Evaluating collectibles is very much a matter of judgement, but there are plenty of price guides out there which define the parameters which are to be used. These are the things that most appraisers take into account when placing a value on a collectible. Collectibles are generally evaluated on the following bases:
Collectibles which are in quite good condition (without any signs of wear and tear) generally fetch a more premium price when compared to something which is in a bad condition. Collectible which look like new are known as 'mint'. Some collectors consider the condition as one of the most important factors when evaluating a collectibles
The degree to which a collectible is rare can also be a big factor in deciding on its value. A good example would be the first Ponytail #1 Barbie w/brunette hair, which is much harder to find than the usual blond ones and, therefore, commands a higher price. If there is a wide variety of the same thing, then the least findable ones are more precious.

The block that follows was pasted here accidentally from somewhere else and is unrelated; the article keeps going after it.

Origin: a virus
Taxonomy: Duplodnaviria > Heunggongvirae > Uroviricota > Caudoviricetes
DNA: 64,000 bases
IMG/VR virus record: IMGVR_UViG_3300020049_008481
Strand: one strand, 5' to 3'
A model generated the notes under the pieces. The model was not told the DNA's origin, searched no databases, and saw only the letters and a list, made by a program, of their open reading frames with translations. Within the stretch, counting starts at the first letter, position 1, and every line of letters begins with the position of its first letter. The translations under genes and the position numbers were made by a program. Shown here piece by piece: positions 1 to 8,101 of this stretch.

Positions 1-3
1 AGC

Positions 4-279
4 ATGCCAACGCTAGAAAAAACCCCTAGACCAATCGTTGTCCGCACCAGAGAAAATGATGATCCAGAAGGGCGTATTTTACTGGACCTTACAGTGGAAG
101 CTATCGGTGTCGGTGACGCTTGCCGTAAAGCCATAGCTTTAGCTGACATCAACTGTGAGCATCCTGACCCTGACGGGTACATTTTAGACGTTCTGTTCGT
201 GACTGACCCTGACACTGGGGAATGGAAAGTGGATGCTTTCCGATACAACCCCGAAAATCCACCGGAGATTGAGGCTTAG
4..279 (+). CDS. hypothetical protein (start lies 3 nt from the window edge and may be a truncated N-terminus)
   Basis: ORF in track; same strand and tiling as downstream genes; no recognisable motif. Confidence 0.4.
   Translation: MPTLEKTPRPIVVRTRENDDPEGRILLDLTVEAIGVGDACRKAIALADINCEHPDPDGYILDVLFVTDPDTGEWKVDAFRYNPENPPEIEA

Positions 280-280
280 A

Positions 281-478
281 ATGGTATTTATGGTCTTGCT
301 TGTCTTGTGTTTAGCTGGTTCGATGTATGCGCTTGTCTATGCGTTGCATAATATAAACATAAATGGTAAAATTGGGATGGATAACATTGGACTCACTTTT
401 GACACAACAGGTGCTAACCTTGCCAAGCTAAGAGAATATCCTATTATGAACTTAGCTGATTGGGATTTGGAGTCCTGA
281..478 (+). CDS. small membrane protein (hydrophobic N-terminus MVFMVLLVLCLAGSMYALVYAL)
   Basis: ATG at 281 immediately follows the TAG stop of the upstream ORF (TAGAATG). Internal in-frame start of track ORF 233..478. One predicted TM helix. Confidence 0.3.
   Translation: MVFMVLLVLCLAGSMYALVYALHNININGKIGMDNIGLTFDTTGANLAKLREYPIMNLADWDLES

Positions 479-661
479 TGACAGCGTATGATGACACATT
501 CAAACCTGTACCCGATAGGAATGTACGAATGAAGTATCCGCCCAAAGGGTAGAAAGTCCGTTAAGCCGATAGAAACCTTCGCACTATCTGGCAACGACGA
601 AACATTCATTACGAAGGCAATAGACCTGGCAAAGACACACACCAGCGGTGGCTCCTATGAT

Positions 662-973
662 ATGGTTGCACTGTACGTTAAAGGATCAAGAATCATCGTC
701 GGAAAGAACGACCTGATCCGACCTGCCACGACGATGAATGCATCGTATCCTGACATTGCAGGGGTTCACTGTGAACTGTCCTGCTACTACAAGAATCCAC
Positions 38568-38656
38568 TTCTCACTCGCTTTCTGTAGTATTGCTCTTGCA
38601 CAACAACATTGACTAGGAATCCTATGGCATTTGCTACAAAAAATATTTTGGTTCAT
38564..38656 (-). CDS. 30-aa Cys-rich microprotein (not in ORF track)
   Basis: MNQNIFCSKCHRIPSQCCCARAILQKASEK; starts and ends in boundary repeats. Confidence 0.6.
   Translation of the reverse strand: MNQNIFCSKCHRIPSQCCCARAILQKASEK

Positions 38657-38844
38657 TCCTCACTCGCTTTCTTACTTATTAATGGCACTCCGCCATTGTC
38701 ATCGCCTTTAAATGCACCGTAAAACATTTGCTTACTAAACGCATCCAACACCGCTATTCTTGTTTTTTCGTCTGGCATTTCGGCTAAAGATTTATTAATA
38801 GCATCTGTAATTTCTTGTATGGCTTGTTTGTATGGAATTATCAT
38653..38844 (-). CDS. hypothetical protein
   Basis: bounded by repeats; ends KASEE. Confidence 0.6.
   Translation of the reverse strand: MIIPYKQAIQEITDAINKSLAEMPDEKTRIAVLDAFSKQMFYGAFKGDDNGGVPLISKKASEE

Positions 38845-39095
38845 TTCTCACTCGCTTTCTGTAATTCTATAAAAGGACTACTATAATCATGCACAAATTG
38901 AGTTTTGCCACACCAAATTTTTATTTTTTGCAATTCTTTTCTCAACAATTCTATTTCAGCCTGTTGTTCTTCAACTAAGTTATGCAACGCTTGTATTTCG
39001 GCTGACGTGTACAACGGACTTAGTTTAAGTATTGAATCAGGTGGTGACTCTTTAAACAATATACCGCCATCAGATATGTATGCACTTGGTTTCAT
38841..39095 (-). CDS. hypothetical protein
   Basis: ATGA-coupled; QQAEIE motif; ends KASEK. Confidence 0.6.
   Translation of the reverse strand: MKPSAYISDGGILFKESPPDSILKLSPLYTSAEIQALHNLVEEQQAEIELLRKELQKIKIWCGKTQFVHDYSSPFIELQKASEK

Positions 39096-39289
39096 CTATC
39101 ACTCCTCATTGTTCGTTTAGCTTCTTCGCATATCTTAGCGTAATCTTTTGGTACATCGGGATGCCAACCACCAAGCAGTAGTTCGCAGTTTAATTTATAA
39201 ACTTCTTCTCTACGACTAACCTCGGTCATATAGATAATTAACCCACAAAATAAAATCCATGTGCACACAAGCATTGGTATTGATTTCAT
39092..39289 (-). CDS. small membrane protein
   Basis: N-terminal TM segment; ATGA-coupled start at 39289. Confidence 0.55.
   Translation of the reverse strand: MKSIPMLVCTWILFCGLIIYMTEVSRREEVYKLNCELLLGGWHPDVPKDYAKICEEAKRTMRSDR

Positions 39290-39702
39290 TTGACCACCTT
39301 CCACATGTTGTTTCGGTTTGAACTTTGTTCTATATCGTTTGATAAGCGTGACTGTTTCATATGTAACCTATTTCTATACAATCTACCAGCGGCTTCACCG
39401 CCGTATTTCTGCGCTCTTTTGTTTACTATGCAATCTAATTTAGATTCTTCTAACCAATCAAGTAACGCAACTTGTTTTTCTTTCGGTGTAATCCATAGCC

Age is a very good way of finding out the value of a collectible, because there aren't a lot of collectible which have survived the test of time. However, this may not be the case for all collectibles. Some of the new action figures are really popular to such an extent that such action figures from, say, the 1970s, may not be so interesting. In order to find out the item's rarity, do a bit of research or get the help of an expert.
The packaging that comes with the collectible can really add to the collectible itself (in value, too) and can give a good idea of how old the collectible is, and who made it. Some of these action figures sell for a higher price if they have the original box, rather than one which doesn't. Since people who buy these action figures tend to throw the original packaging away, it gives the collectible a bigger sense of rarity.
Some collectors tend to have more interest in collectibles that have come from their own place, so the value of such items would fetch a good price if sold there. To give you an example, a Pennsylvania Dutch furniture will draw a bigger price in the East Coast than in, say, California. Likewise, California pottery will draw less interest in Massachusetts. Books written by authors from the region will, too, draw more interest.